New research suggests that recipients of cash grants use money strategically to start businesses and provide themselves with sustainable incomes.
“We’ve been doing ‘trickle down’ for a long time before starting cash transfers and we’ve never seen the kind of impact we have with cash transfers,” says Carolyn Heinrich, professor of public affairs and economics at Texas University.
Recent studies to support Heinrich’s observation include the Transfer Project, which focused on the impacts of grants to individuals in Zambia, Ghana and Malawi. The results were positive: cash grants improve not only quality of life and overall happiness levels, but also eating habits.
The Ugandan government experimented with the idea of cash grants in 2008. Thousands of poor 16 to 35-year-olds in Uganda were grateful recipients of $382 dollars if they could provide a plan for how the money would help them start a trade. The results were analyzed by Columbia University’s Chris Blattman.
Blattman, along with his co-authors, looked at the status of the recipients in 2012 and found that they were earning 40 percent more money than before, and were 40 percent more likely to be paying taxes. So, not only were they personally benefiting from the cash grants, but the money also enabled them to contribute to society by paying taxes and providing services with their new trade.
The Ugandan case introduces the power of conditional grants within cash grants. By placing conditions on the money, cash grants can be used to enforce positive behavior.
For example, Berk Ozler of the World Bank explains that grants conditional on a child being enrolled in school resulted in 41 percent more children attending school. Programs without that condition still resulted in improved school attendance, but by only 23 percent.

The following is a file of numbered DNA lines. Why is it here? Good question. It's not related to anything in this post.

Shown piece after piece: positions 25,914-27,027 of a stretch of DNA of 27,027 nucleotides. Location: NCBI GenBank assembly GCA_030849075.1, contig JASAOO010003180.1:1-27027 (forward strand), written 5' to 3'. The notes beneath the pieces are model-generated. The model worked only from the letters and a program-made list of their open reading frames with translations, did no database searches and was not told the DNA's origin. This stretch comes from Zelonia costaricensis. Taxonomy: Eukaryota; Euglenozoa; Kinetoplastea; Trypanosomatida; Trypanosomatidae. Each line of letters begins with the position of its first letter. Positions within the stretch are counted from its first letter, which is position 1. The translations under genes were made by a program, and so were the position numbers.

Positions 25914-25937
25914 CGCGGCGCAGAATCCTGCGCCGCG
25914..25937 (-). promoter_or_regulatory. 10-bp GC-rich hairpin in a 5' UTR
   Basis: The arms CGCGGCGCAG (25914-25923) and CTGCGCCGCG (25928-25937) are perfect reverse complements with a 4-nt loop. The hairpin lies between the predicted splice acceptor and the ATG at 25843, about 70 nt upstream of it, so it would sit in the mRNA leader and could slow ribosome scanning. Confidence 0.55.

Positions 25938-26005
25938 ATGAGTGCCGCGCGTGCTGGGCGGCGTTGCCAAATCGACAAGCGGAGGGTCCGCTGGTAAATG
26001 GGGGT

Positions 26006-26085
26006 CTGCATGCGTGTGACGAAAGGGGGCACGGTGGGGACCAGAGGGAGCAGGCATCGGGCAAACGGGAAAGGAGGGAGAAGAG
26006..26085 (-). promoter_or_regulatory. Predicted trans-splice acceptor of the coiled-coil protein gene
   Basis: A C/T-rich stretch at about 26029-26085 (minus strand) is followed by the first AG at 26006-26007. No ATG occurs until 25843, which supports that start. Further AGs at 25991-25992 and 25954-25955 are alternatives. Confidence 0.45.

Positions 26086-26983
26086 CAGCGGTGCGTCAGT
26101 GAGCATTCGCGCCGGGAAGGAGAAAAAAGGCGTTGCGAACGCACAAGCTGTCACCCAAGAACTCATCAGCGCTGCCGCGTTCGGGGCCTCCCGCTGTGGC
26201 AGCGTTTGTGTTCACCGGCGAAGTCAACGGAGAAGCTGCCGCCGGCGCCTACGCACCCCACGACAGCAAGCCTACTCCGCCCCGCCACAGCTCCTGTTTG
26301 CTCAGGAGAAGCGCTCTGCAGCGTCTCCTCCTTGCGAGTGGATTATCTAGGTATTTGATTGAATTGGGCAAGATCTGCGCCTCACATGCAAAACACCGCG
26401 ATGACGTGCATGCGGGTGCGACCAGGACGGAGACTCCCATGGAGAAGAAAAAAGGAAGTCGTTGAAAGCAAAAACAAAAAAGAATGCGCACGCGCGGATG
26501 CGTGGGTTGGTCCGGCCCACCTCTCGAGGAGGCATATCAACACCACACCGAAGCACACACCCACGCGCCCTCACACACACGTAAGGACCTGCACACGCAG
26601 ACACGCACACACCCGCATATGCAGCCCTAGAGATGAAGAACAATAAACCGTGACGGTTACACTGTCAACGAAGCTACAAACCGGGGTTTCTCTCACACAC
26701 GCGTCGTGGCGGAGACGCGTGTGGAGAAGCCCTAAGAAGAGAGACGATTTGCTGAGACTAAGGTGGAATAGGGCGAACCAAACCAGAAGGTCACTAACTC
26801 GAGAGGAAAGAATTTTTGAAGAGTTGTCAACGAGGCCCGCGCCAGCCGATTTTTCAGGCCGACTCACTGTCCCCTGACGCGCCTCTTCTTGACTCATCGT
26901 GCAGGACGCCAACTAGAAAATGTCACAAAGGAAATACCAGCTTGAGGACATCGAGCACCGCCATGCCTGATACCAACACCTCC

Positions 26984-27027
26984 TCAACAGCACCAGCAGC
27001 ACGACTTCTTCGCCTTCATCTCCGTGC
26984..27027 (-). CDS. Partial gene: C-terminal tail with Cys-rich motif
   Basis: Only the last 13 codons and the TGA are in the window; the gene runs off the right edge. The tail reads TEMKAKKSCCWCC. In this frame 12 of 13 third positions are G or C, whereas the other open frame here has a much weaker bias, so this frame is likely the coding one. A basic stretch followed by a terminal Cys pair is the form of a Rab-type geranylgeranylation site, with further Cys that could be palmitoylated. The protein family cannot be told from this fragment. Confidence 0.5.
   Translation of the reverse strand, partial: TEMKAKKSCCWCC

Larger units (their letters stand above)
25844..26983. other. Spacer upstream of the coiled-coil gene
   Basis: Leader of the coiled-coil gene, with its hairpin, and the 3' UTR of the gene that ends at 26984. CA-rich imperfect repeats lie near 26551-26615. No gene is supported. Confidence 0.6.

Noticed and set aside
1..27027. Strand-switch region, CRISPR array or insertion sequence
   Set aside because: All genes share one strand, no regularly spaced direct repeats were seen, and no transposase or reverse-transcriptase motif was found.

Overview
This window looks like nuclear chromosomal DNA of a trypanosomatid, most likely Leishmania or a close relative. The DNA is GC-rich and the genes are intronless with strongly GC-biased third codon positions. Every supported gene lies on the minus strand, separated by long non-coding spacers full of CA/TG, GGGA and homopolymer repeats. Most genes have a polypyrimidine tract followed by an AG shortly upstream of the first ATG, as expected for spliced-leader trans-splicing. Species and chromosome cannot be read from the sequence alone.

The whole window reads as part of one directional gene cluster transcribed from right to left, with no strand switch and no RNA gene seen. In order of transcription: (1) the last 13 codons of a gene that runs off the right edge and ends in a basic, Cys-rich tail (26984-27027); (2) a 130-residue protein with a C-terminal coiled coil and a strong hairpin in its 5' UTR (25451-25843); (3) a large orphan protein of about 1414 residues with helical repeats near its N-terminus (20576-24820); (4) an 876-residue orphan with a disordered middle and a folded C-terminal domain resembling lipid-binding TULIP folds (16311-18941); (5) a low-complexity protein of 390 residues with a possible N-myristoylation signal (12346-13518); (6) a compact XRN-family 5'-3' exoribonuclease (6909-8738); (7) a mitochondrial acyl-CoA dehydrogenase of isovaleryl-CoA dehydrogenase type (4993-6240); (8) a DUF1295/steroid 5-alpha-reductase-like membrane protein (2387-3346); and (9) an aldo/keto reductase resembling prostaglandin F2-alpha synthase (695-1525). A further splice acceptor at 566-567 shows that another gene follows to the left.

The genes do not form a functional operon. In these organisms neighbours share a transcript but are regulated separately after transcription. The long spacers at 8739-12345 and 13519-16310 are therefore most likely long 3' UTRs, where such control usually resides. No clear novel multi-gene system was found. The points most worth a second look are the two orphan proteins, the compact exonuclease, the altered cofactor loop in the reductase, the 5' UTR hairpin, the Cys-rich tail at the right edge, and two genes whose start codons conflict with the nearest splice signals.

Even without the conditions, cash grants can have a range of positive benefits in areas including crimes rates, children’s health, child mortality, early marriage and teenage pregnancy.
The idea of providing the poor with money is not a new one. In the 1960s, economist Milton Friedman advocated for a “basic income guarantee,” where the U.S. government would ensure all Americans make a minimum income. This would replace other aid programs the U.S. employs, such as food stamps.
Friedman’s idea is similar to cash grants – instead of giving food or supplies to those in need, give them the one tool they need to provide for themselves: money.
It was not until the 1990s, that cash grants were first distributed in Latin America. The long-term effects were enough to prompt the spread of cash grants to Africa, and then Asia.
Now, Michelle Adato, a researcher on the impact of cash transfers, says, “Cash grants are now being seen as part of a comprehensive development strategy as opposed to just a safety net.”
– Julianne O’Connor
Sources: The New Yorker, Business Week, IRIN
Photo: Business Week